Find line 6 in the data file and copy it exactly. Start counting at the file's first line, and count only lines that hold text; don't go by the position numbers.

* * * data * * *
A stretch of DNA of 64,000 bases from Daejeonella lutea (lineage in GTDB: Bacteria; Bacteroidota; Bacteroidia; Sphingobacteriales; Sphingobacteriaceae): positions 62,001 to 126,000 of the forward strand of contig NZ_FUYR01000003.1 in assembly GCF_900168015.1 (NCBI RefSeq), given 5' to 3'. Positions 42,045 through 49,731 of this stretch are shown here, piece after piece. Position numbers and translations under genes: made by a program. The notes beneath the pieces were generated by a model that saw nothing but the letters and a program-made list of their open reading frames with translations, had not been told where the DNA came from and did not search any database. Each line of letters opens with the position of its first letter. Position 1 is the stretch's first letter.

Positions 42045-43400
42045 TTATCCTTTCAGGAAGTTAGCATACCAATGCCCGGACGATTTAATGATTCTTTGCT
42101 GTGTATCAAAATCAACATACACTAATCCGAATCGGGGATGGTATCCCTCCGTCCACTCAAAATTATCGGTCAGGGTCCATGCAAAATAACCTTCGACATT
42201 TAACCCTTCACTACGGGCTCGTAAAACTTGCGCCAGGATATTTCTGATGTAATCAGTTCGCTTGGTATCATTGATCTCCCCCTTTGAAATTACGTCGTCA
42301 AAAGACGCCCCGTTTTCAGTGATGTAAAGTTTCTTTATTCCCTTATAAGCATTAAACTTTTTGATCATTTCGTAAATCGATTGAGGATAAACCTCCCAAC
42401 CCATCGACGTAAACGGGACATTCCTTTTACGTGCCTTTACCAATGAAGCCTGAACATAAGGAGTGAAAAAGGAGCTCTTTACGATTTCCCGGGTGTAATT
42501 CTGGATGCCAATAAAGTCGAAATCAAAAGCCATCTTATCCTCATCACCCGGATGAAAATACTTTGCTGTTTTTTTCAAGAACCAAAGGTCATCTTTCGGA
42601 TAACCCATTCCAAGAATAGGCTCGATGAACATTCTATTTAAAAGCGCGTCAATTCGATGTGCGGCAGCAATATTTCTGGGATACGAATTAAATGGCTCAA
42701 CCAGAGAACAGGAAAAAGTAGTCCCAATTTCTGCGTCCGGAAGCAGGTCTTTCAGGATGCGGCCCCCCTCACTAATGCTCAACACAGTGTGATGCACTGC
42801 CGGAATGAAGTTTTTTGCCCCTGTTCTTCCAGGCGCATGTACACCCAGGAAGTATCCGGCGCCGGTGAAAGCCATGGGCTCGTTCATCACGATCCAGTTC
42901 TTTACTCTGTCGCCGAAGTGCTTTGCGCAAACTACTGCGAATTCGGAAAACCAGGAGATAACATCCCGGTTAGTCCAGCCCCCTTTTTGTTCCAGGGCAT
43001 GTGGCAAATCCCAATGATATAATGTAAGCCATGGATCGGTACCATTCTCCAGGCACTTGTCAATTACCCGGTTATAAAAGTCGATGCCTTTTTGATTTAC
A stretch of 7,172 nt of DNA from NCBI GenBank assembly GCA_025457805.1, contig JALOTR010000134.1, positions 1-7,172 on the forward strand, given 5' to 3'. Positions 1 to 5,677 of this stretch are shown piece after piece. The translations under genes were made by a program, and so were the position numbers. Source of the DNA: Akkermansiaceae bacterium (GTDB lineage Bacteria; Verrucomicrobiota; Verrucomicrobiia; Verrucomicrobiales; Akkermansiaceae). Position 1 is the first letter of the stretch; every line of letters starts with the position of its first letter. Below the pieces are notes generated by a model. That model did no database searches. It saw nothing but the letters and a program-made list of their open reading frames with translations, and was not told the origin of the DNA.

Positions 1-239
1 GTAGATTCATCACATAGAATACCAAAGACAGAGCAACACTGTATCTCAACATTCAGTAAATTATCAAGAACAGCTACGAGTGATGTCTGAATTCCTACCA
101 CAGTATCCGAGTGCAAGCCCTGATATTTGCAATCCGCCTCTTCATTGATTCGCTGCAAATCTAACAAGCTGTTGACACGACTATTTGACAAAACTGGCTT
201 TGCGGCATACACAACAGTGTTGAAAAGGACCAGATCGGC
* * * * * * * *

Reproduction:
42301 AAAGACGCCCCGTTTTCAGTGATGTAAAGTTTCTTTATTCCCTTATAAGCATTAAACTTTTTGATCATTTCGTAAATCGATTGAGGATAAACCTCCCAAC